Warm mix asphalt with reduced carbon emissions; A350, Westbury, Wiltshire


"My approach to warm temperature asphalt is, why wouldn’t you. This asphalt provides sustainability benefits, improves site safety and as the A350 Westbury site demonstrates, gives the opportunity to adopt a more efficient way of working in delivering schemes."

Diane Ware - Principal technical officer – Highways England.


The challenge
The A350 Westbury road condition was poor, resulting from the underlying ground conditions that are prevalent in this part of Wiltshire. The road reconstruction would a require a 24/7 road closure, diverting HGV traffic onto the Highways England network, which was already at capacity, and other traffic onto lengthy diversions on local roads. The scheme was originally planned to commence on 16th September and completion on 11th October. It was to be undertaken in sections, with planned areas to be laid with two layers of 60mm AC 20 HDM Binder, with a 200km geogrid in between and 50mm surface course of 10mm Ultilayer S. Each reconstruction section was to take 1.5 days sections including ancillary works. The total scheme was costed at £470k.

Our solution
Wilshire and Tarmac Contracting collaboratively reviewed with programme using warm temperature asphalt and it became evident that warm temperature asphalt would provide very significant efficiency savings. The use of warm temperature asphalt throughout all construction layers enabled the scheme to be undertaken in a more efficient method of working. The installation of the geogrid could be carried out quicker due to the lower temperature of the asphalt below, enabling the upper binder course to be installed in the same shift. This also allowed the team to complete ancillary works on other sections during the shift, providing a 0.5 day saving on each programmed 1.5 day section. The earlier finishes during the contract period allowed access for residents to their houses and the town centre.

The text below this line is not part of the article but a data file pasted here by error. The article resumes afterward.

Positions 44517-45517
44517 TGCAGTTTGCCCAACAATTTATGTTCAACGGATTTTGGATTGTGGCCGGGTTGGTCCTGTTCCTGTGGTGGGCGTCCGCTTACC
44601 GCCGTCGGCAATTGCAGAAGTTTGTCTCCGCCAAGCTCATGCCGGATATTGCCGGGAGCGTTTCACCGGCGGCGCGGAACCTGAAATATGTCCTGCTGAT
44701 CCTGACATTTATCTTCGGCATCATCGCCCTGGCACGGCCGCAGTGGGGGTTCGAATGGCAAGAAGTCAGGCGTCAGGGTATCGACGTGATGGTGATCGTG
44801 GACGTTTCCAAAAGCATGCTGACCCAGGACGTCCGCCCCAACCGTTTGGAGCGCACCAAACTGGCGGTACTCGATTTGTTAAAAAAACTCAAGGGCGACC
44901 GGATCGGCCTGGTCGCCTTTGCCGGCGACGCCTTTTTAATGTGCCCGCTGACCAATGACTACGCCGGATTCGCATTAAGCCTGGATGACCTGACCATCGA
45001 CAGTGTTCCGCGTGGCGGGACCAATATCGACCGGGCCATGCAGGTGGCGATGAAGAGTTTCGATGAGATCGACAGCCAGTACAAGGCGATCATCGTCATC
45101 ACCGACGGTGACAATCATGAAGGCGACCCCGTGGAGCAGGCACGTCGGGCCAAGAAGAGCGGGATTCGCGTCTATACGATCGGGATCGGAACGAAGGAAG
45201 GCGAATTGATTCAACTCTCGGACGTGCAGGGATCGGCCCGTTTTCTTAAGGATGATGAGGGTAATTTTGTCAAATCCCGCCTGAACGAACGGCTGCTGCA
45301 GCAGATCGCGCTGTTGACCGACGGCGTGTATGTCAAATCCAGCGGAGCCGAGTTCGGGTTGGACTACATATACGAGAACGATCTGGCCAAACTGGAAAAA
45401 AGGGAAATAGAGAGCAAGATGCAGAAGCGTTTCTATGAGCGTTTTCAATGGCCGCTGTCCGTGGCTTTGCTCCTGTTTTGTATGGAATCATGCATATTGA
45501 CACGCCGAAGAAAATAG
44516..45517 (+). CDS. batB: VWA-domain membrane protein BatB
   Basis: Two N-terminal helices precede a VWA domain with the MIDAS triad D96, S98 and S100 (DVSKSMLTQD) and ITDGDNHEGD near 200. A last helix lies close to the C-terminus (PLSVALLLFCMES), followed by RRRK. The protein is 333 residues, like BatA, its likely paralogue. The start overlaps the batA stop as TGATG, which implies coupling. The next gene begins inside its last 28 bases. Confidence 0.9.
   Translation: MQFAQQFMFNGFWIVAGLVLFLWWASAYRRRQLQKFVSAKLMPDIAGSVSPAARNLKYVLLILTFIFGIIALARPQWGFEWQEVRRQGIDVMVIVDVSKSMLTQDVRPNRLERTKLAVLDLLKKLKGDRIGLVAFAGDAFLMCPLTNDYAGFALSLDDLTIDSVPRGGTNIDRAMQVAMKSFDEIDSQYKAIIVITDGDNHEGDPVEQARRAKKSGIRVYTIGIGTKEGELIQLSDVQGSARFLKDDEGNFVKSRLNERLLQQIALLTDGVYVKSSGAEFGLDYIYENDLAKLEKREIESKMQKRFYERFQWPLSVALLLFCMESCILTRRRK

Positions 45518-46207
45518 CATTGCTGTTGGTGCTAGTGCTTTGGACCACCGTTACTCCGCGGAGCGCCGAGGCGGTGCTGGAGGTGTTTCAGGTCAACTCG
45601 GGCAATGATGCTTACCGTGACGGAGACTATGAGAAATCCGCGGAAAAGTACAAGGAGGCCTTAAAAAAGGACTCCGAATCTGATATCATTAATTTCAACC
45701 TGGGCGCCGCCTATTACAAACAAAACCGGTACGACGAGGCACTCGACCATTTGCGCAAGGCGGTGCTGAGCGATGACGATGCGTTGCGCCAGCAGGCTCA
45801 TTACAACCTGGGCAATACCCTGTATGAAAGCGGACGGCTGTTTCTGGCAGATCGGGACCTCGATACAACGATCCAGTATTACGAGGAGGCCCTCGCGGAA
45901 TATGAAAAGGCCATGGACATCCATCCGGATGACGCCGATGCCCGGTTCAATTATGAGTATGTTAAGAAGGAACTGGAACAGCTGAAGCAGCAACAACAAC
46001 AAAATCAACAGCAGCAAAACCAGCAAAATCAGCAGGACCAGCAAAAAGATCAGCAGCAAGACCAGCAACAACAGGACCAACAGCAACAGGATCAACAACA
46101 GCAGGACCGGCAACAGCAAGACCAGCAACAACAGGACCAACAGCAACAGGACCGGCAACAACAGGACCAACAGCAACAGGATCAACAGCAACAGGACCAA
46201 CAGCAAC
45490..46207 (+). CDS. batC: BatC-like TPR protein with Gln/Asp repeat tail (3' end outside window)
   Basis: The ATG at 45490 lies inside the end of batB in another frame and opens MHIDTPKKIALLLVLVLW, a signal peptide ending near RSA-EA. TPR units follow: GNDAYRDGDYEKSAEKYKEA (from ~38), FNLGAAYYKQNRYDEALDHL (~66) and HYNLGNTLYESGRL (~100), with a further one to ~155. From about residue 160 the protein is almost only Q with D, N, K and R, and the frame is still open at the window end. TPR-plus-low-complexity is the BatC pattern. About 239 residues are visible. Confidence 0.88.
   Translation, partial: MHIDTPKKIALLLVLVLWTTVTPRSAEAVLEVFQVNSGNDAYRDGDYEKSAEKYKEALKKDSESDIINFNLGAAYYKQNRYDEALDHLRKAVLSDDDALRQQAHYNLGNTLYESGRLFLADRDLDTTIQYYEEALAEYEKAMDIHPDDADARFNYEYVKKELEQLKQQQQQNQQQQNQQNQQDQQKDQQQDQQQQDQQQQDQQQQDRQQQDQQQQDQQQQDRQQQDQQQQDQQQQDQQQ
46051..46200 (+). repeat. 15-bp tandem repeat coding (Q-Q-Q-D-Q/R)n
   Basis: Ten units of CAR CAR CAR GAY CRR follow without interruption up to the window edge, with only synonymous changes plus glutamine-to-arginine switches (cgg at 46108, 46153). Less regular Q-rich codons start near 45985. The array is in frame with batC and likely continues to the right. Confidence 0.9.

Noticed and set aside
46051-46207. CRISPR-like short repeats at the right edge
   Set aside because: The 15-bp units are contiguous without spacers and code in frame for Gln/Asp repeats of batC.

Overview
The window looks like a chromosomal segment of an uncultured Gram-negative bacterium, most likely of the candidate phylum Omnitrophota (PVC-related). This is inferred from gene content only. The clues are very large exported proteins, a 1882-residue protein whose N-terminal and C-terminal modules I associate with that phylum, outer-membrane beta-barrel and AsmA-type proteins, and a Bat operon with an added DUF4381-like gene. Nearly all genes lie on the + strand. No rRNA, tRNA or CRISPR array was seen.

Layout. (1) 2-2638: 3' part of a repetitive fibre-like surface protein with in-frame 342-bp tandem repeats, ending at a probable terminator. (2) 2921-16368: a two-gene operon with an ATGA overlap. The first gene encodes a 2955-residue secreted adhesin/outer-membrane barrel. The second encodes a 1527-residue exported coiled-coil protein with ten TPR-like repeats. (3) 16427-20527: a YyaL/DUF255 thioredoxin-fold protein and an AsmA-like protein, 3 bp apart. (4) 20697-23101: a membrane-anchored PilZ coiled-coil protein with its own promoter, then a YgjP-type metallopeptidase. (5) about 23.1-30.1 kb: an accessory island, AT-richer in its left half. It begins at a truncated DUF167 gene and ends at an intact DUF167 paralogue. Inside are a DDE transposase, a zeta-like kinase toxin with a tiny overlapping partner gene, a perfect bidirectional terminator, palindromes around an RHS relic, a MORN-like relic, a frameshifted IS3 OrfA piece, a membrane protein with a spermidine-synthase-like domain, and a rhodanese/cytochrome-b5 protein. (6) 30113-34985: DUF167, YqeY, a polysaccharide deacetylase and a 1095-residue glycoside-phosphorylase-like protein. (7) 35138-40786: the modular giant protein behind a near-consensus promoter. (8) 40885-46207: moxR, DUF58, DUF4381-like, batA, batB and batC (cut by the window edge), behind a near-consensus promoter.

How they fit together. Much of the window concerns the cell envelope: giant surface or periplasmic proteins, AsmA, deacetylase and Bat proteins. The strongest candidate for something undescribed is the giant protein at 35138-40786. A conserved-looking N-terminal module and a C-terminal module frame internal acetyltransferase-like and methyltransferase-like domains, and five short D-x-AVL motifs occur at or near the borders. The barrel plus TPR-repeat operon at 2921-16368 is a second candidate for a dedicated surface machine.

Results and benefits
The scheme was completed seven days earlier than programmed, providing a saving on the overall cost of £70k, principally from traffic management, whilst allowing for an additional 25% more work to be completed. The early completion reduced the diversion period and disruption for through traffic and the local community. Public appreciation was expressed in a complimentary letter published in the Wilshire Times. The emphasis on sustainability may have helped Wiltshire Council to be named the most climate-friendly council in England and Wales, by Friends of the Earth when assessing local authorities’ energy, transport and recycling plans.

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